Algorithm identifies dolphin whistles
A computer algorithm used to identify songs can also identify the signature whistles of bottlenose dolphins, a new study reports.
In the past, researchers charted these whistles on a spectrograph, an instrument that maps sound waves visually. But the algorithm is much faster and at times more accurate, said Arik Kershenbaum, a postdoctoral fellow at the National Institute for Mathematical and Biological Synthesis in Knoxville, Tenn., and the lead author of the study, which appears in the journal PLOS One.
Just as humans sound slightly different each time they sing a given song, a dolphin’s whistles vary. In a spectrograph analysis, these variations can cause confusion.
“Sometimes the dolphin sings a little longer, sometimes a little higher,” Kershenbaum said. “And there’s all sorts of acoustic variation underwater.”
So the researchers used Parsons code, an algorithm developed in 1975 to retrieve songs from a music directory. The algorithm does not look at the precise variation of frequency but considers whether the pitch goes up or down or stays the same at each point in time. They analyzed 400 whistles made by 20 dolphins.
Exactly how the animals recognize one another’s whistles and how they use the information is unclear.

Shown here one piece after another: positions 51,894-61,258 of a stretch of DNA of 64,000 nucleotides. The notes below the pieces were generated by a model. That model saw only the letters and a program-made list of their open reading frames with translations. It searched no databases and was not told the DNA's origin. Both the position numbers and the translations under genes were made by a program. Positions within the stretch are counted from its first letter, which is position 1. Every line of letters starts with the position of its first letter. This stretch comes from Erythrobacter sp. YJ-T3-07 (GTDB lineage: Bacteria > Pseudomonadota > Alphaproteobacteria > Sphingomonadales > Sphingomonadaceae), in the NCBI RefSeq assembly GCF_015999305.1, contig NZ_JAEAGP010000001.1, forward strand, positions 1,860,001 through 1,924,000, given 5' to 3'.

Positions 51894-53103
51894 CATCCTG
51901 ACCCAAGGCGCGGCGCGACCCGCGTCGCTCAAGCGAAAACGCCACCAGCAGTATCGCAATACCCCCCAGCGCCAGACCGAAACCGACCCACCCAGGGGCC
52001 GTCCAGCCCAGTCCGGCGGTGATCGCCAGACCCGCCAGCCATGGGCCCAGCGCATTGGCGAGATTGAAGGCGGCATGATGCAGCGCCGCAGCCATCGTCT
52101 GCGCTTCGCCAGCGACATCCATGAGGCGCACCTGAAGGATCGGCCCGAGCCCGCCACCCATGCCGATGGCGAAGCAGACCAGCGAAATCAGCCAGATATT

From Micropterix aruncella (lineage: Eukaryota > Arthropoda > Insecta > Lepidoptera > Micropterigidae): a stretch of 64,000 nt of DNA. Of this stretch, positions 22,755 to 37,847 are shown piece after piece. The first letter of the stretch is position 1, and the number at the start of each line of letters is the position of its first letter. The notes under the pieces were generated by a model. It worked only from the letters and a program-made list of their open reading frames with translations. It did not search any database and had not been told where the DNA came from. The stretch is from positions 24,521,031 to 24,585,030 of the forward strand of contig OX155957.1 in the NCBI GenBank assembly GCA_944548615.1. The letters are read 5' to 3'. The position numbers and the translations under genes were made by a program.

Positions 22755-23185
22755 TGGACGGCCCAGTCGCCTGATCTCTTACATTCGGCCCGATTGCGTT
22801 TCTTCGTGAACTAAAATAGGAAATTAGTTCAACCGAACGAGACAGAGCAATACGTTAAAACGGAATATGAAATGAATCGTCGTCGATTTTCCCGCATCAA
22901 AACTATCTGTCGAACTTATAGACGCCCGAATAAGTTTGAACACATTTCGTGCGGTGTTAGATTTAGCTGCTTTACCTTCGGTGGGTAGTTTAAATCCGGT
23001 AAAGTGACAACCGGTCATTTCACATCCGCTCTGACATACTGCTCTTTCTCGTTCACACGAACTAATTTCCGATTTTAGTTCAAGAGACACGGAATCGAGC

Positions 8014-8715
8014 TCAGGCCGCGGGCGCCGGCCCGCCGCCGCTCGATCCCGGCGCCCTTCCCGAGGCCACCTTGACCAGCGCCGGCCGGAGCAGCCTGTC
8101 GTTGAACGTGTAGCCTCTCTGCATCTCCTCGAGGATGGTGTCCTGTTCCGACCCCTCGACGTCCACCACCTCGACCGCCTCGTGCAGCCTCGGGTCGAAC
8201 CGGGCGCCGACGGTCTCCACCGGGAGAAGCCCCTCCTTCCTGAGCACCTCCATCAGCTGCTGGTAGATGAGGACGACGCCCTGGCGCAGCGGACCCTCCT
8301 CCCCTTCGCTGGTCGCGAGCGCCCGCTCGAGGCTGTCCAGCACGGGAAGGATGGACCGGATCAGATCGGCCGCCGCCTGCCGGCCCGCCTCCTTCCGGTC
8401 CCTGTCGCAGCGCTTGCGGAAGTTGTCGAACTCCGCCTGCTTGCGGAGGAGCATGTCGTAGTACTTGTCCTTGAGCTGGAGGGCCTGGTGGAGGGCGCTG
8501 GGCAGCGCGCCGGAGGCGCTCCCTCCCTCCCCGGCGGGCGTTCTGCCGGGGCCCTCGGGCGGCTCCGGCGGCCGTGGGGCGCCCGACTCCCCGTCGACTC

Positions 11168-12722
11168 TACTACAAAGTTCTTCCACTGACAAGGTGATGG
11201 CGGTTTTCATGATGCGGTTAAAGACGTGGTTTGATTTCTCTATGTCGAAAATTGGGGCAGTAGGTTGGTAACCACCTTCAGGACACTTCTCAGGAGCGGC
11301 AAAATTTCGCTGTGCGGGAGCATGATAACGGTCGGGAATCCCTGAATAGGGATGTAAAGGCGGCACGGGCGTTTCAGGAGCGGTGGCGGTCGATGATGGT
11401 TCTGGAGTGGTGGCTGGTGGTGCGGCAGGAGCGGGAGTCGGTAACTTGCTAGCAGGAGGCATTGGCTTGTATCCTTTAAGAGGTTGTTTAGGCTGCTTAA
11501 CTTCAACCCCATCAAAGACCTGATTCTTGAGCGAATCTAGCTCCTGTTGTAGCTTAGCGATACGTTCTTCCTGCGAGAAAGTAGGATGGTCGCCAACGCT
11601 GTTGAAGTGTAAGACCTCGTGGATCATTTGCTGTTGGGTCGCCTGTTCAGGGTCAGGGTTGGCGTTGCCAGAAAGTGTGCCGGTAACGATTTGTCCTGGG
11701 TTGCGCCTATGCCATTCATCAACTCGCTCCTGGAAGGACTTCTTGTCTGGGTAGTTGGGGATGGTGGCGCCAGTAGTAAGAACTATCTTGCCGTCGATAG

– New York Times
Gold found growing on trees in Australia
It turns out gold can grow on trees, given the right conditions. A team of Australian scientists has found small amounts of gold in the leaves, twigs and bark of eucalyptus trees growing above gold deposits buried deep beneath the ground.
Unfortunately, you won’t get rich off these golden trees. The amount of gold detected was very tiny – just 80 parts per billion in the leaves, 44 parts per billion in the twigs and just 4 parts per billion in the bark. You certainly could not see any gold with the naked eye.
Still, as the scientists write in the journal Nature Communications, their study represents the first time, to their knowledge, that naturally occurring gold particles were imaged in the cells of biological tissue.
Gold is toxic to plants, which may explain why the eucalyptus trees moved much of the gold they absorbed from the ground to their leaves, says lead author Melvyn Lintern of CSIRO, Australia’s national science agency.
By shunting the gold to their leaves, the trees can easily shed the gold deposits. Then the leaves decompose, dropping gold into the soil, and the process begins again.
– Los Angeles Times